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Are riser bars necessary for fixed tricks/urban riding?

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Are riser bars necessary for fixed tricks/urban riding?

Old 02-18-10, 11:38 PM
  #1  
dpc1192
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Are riser bars necessary for fixed tricks/urban riding?

Or are they a kind of fad?

I know they make it possible to bar spin, but aside from that? I have bullhorns and really love how they give me the ability to stretch out because my frame is a little small, but they do not give me the GREATEST control.

Would you recommend me to try some risers, or what is some sort of medium that would all me to be able to stretch out my arms, yet still have the control needed for tricks?
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Old 02-18-10, 11:54 PM
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seanile
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i just switched to risers from drops..not a big fan of the perched up position but it's a lot easier to skid/skip stop (i've never ridden bullhorns but i'd think you can already do that fine with em)...but all in all, nah, i don't think the risers would provide any perks or gains..i actually feel like you'd have more control and stability with the bullhorns due to the hand position options
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Old 02-18-10, 11:55 PM
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I am on the front of my horns much more often than the aero position. Only use that when I'm going in a straight line or climbing a hill, really.

By front I mean the part closest to me.. haha.
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Old 02-19-10, 12:33 AM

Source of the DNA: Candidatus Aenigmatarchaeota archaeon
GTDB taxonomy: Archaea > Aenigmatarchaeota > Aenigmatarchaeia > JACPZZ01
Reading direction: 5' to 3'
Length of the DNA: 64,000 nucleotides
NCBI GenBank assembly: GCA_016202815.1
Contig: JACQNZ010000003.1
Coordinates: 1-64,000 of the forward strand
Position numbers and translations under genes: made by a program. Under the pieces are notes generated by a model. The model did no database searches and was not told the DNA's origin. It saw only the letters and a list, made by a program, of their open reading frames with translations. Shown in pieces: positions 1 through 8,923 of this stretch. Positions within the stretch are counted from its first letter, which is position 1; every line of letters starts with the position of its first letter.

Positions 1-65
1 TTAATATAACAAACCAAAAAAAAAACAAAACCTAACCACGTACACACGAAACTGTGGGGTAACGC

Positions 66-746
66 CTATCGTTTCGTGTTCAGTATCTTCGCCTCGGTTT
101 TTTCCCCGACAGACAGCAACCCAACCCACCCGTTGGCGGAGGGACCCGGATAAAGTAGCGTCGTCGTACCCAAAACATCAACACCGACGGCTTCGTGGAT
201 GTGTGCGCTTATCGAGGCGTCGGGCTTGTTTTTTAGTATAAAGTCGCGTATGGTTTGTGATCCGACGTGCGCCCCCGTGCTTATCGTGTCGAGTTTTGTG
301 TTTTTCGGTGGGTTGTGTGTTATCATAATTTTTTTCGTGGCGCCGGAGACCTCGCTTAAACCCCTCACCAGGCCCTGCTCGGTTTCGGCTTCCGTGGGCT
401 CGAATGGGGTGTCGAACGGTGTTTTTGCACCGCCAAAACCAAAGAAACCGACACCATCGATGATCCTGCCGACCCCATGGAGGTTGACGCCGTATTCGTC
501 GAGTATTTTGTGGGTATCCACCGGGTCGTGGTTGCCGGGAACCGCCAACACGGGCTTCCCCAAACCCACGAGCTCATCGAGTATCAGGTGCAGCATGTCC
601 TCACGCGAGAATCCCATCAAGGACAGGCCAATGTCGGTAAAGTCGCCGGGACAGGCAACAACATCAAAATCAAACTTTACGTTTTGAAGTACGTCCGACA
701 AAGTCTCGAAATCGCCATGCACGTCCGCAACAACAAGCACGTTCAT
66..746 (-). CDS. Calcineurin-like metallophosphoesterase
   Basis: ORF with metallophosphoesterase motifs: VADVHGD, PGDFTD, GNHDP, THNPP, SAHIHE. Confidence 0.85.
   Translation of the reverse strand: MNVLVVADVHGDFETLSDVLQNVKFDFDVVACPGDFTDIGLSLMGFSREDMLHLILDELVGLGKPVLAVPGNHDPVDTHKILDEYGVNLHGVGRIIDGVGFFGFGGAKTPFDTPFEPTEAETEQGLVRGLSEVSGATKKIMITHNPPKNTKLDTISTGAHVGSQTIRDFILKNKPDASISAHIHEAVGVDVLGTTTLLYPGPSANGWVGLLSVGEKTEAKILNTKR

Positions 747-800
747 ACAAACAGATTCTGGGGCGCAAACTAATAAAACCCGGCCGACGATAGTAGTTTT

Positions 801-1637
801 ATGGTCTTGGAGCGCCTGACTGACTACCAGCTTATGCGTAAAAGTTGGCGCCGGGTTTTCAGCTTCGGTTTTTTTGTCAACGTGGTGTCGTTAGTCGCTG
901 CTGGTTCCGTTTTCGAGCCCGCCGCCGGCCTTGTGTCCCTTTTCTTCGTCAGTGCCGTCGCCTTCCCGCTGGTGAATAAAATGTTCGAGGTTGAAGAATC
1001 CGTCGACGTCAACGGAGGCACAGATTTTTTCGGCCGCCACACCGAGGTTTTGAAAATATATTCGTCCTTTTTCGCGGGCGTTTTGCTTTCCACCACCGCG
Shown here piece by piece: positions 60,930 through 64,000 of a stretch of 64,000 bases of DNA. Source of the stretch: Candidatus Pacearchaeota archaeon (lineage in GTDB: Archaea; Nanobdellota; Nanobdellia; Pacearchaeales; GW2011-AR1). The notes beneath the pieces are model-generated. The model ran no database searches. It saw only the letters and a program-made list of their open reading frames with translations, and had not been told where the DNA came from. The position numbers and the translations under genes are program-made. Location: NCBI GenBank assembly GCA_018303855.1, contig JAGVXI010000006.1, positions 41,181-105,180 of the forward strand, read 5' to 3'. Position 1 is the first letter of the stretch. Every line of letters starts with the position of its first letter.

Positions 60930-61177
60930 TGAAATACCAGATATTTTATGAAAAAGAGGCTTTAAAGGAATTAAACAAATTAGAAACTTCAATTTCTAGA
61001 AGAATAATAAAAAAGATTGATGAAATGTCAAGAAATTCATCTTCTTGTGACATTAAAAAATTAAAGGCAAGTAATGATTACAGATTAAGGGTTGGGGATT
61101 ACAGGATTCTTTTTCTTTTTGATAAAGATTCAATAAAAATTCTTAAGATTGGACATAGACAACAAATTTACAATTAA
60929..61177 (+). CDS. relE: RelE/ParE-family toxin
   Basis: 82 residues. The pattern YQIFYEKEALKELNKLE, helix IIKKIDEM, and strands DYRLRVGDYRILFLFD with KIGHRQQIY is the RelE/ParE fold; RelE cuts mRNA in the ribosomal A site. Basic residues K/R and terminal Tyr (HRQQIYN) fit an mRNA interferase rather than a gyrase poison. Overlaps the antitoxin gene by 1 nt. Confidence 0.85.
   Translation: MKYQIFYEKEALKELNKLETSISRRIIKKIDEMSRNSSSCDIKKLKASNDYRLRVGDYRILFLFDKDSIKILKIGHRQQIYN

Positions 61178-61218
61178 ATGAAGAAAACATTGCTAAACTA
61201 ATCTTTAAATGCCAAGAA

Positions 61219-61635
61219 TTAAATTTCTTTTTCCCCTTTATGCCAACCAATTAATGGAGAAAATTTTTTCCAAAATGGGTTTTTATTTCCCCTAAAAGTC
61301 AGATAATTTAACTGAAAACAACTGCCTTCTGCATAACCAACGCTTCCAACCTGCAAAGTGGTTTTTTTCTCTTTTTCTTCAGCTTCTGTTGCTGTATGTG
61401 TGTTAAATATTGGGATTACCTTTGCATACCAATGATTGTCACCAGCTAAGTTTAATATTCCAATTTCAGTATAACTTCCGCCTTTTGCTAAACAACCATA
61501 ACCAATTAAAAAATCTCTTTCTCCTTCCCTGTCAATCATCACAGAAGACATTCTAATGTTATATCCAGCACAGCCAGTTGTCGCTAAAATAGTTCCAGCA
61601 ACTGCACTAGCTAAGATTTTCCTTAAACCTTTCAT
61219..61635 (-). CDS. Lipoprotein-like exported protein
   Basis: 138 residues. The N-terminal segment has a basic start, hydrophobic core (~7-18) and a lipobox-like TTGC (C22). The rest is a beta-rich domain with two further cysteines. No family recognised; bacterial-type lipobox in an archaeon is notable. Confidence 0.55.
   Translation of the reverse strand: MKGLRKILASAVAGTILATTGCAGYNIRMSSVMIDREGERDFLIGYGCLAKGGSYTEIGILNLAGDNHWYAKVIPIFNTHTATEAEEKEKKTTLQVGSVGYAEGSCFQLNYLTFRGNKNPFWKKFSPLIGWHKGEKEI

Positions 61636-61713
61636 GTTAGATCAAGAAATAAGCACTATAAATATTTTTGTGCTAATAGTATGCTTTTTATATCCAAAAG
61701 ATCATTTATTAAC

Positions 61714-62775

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I like risers when I'm commuting to class (short commute) I feel like i have more control with risers. Maybe due to upsweep/backsweep?

but I definitely prefer bullhorns when riding long distance....willing to sacrifice some control for the multiple hand positions it offers
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Old 02-19-10, 01:10 AM
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elemental
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Originally Posted by 16v View Post
I like risers when I'm commuting to class (short commute) I feel like i have more control with risers. Maybe due to upsweep/backsweep?
Funny, I've always felt most in control in the drops, especially when cornering hard. This, of course, is not helpful if you are running risers or bullhorns. When I was learning to race crits, they told us to stay in the drops at all time for maximum control, whether we were in the wind or not. Not sure how scientifically valid that it, but it goes along with my own experience.

And if multiple hand positions are a plus, road drops are hard to beat.
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Old 02-19-10, 01:13 AM
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I like risers with a 40-60mm stem. Feels nice being upright. Other than that bullhorns all the way.
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Old 02-19-10, 02:22 AM
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If you actually intend to go fast, and don't run brake levers, bullhorns are the only bar you will ever need. If you run brake levers, road drops are nice because they give you a bunch of positions.
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Old 02-19-10, 03:24 AM